But what is the mode of Christ’s presence in the Eucharist? If Anglicans today have revived the medieval custom of celebrating Corpus Christi, in line with the Roman Catholic Church, does that mean that Anglicans have wholly adopted a belief in transubstantiation, the Roman Catholic doctrine of the Eucharist? An exploration of this question, however brief, must start with an attempt to describe the doctrine of transubstantiation. That is the belief that any object at all has a substance of its own, an essential character, as well as its particular features or characteristics such as its form and appearance, called its accidents. So everything has substance, essential character, and accidents, particular features. This way of thinking about objects in the world derives from the Greek philosopher, Aristotle. The doctrine of transubstantiation holds that, when the bread and wine are consecrated in the Eucharist, the accidents remain the same - the external characteristics are still bread and wine in taste and texture and appearance - but the substance, the essential character, ceases to be that of bread and wine and becomes that of the body and blood of Christ.

The difficulty with this manner of thinking is not about the essential truth it safeguards but about the characteristics of the argument. You might think this paradoxical in view of the way I have expressed it, but that particular manner of Aristotelian thought is not familiar to philosophy or to ordinary ways of thinking today. We simply look at a table and see how old it is, how it was constructed, whether it is oak or mahogany, or steel and formica, and how rickety it is. Unless we are learning the Latin vocative we are unlikely to address it as O mensa and think of its substance, its essential character. That is not to say that we are likely today to do any better philosophically at describing the essential truth that Christ is really present in the Eucharist. So the Roman formula has recently been reaffirmed by the Pope, although it still has a foreign sound to Anglican ears.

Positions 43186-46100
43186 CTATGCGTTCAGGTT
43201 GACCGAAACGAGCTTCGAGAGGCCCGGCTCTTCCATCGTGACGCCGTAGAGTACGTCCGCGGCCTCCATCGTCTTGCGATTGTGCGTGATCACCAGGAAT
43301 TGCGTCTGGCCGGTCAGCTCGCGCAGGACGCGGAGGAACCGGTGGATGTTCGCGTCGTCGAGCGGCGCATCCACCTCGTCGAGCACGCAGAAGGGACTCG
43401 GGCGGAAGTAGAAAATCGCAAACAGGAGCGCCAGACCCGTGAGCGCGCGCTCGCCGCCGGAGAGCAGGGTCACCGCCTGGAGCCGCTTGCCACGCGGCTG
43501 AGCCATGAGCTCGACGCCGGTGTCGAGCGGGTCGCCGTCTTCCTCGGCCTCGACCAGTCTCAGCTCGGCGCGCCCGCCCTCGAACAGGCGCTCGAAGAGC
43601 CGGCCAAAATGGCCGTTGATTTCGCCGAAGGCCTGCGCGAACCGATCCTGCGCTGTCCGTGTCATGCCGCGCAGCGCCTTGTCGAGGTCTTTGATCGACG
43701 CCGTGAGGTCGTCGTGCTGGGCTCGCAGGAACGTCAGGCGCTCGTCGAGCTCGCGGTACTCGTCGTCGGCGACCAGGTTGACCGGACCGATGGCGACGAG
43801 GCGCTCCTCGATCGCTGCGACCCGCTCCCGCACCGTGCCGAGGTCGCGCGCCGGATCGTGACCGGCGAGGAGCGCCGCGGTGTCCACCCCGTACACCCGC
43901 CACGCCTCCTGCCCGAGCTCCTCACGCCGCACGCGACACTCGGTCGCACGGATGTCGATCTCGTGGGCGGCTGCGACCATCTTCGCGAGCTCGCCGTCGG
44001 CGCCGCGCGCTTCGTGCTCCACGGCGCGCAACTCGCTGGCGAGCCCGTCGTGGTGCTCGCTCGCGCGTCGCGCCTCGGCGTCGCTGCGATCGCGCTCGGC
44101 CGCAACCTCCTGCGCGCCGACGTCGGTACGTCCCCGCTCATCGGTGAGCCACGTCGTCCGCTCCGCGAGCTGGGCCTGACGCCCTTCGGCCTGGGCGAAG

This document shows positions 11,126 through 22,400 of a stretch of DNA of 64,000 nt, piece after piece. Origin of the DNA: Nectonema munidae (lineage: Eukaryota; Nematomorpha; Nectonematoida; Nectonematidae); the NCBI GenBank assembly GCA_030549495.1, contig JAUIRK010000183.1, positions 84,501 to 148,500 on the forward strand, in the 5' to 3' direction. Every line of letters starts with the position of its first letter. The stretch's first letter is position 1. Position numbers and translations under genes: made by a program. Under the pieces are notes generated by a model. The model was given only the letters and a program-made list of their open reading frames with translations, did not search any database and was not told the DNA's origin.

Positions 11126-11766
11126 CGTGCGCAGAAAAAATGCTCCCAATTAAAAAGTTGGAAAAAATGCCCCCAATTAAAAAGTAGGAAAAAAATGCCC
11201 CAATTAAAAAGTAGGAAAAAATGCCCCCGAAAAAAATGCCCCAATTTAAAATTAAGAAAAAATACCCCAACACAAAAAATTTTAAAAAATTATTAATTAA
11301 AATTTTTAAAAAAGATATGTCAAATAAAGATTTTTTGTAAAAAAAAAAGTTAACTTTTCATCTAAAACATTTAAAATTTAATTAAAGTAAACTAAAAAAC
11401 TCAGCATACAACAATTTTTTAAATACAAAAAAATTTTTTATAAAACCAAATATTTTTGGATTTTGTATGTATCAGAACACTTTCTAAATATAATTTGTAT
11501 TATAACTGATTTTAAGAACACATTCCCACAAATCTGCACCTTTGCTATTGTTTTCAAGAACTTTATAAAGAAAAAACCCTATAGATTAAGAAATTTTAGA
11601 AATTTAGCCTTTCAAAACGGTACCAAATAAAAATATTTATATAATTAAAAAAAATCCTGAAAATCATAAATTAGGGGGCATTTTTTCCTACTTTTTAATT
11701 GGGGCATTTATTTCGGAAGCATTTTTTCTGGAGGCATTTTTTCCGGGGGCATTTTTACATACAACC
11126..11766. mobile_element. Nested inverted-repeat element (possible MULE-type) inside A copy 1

However, a high measure of agreement between the Anglican and Roman Catholic churches on the doctrine of the Eucharist was reached about thirty years ago. The published report allowed relations between our two churches to move forward strongly, signified by the visit of Pope John Paul II to the Archbishop of Canterbury at his cathedral in 1982. The report, like all other reports of the Anglican Roman Catholic International Commission (ARCIC) sought to get behind the disagreements of the Reformation era about formulation to a statement of what is essentially true. I finish with two paragraphs from the Final Report of the First ARCIC

‘The Lord's words at the last supper, "Take and eat; this is my body", do not allow us to dissociate the gift of the presence and the act of sacramental eating. The elements are not mere signs; Christ's body and blood become really present and are really given. But they are really present and given in order that, receiving them, believers may be united in communion with Christ the Lord.

‘According to the traditional order of the liturgy the consecratory prayer (anaphora) leads to the communion of the faithful. Through this prayer of thanksgiving, a word of faith addressed to the Father, the bread and wine become the body and blood of Christ by the action of the Holy Spirit, so that in communion we eat the flesh of Christ and drink his blood.’

Could anything be clearer than that: the faith of Anglicans and of Roman Catholics we celebrate today?